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Carol Brown, Choreography
Marta Garrido, Neuroscientist
Jordine Cornish & Luigi Vescio, Dancers
Austin Haynes, Countertenor


The project begun in 2019 as an open-ended inquiry into how science can inform and be integrated into a creative process. Through various interviews and visits to the neuropsychiatry lab, thematic threads were teased out for further creative exploration. These included current research into neurodiverse cognition for Autism Spectrum Disorder and schizophrenia, and the research technologies used in the lab including EEG, MEG and fMRI. 

In contrast to the diagnostic language surrounding neurodiversity, we looked at the human impact of living with mental illness, such as that experienced by dancers Vaslav Nijinsky and Lucia Joyce. Although we started in the lab, we wanted to end up inside the body with all its mechanosensory neurons and limbic emotions.


The neuroscientific research into human cognition was used as conceptual reference for an interactive dance performance using wearable sensors. We were interested in the choreo-musical and cognitive aspects of the relationship between movement and sound where the movement creates and/or changes the sound, and how this resonated with neuroscientific concepts such as predictive coding and the Bayesian brain.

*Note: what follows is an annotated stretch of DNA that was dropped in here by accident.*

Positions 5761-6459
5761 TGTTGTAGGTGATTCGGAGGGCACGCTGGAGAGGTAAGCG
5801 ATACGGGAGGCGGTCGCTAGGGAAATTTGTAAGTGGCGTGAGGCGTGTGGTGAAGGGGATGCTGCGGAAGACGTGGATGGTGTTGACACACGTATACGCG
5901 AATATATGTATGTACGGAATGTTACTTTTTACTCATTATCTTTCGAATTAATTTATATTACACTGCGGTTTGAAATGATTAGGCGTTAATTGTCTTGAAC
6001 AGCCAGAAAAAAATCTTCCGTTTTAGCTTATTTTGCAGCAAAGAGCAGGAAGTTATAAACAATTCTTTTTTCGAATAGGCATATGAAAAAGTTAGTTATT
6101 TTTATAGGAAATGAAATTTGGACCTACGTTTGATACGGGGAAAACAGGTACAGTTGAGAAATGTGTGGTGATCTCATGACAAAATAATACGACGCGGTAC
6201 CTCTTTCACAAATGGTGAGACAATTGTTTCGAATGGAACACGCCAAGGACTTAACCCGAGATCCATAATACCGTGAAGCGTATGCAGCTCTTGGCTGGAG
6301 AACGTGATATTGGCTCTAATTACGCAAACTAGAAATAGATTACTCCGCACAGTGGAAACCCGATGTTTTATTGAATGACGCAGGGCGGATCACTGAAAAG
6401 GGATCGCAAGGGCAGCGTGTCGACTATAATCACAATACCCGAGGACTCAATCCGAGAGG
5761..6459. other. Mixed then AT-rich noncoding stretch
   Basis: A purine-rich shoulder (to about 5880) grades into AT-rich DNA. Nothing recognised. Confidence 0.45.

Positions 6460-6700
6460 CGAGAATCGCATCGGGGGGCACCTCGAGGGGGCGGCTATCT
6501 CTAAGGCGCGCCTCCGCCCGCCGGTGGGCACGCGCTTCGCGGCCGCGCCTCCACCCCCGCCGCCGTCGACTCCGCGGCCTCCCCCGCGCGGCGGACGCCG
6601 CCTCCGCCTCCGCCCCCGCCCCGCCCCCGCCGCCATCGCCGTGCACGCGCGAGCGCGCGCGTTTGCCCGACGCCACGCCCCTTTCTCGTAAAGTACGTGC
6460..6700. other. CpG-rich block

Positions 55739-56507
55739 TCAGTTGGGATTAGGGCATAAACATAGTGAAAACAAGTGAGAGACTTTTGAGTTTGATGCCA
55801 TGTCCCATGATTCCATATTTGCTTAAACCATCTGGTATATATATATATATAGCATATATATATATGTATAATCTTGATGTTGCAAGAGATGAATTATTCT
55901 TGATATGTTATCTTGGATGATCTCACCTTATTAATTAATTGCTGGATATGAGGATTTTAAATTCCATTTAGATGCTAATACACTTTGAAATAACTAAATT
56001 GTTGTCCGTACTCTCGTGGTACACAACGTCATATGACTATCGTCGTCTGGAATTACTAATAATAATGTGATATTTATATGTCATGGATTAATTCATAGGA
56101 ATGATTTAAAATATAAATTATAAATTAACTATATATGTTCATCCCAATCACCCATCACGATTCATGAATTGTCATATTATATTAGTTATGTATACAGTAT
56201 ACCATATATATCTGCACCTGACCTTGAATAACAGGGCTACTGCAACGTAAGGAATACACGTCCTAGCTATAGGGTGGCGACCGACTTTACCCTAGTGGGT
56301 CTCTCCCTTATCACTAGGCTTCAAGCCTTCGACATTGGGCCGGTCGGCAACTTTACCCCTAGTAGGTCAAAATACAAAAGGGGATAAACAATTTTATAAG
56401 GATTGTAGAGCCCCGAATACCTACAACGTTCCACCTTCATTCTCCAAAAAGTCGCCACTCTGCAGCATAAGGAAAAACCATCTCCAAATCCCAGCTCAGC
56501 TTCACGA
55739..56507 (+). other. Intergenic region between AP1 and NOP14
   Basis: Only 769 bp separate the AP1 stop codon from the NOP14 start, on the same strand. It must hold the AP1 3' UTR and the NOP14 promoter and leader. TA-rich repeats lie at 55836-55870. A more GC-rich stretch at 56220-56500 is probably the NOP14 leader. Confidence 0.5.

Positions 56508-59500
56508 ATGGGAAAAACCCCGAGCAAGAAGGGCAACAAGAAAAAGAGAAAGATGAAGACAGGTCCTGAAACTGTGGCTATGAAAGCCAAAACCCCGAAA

Repeated lockdowns in Melbourne meant that we could no longer collaborate in the same physical space, nor use wearable sensors such as accelerometers, gyroscopes, biophysical sensors or other devices such as infrared cameras, as the dancers did not have access to the required computer programmes or specialist hardware. To enable continued development, we had to harness ubiquitous technology that everyone could access. All collaborators were familiar with video conferencing apps such as Zoom, so using the video feed from Zoom for movement-tracking was identified as the easiest way to build the interactive system. The criterion was not accuracy, but accessibility and ease of use.


Using MediaPipe pose estimation technology to track dancers’ movements from webcam feeds, we enabled telematic rehearsals and performance of the work on Zoom where dancers in their own home environments sculpted sound in real-time. Constraints such as forced isolation, lack of access to technology and space to move were embraced to create a new type of collaborative performance where the screen becomes the stage and the interface between movement and sound.     

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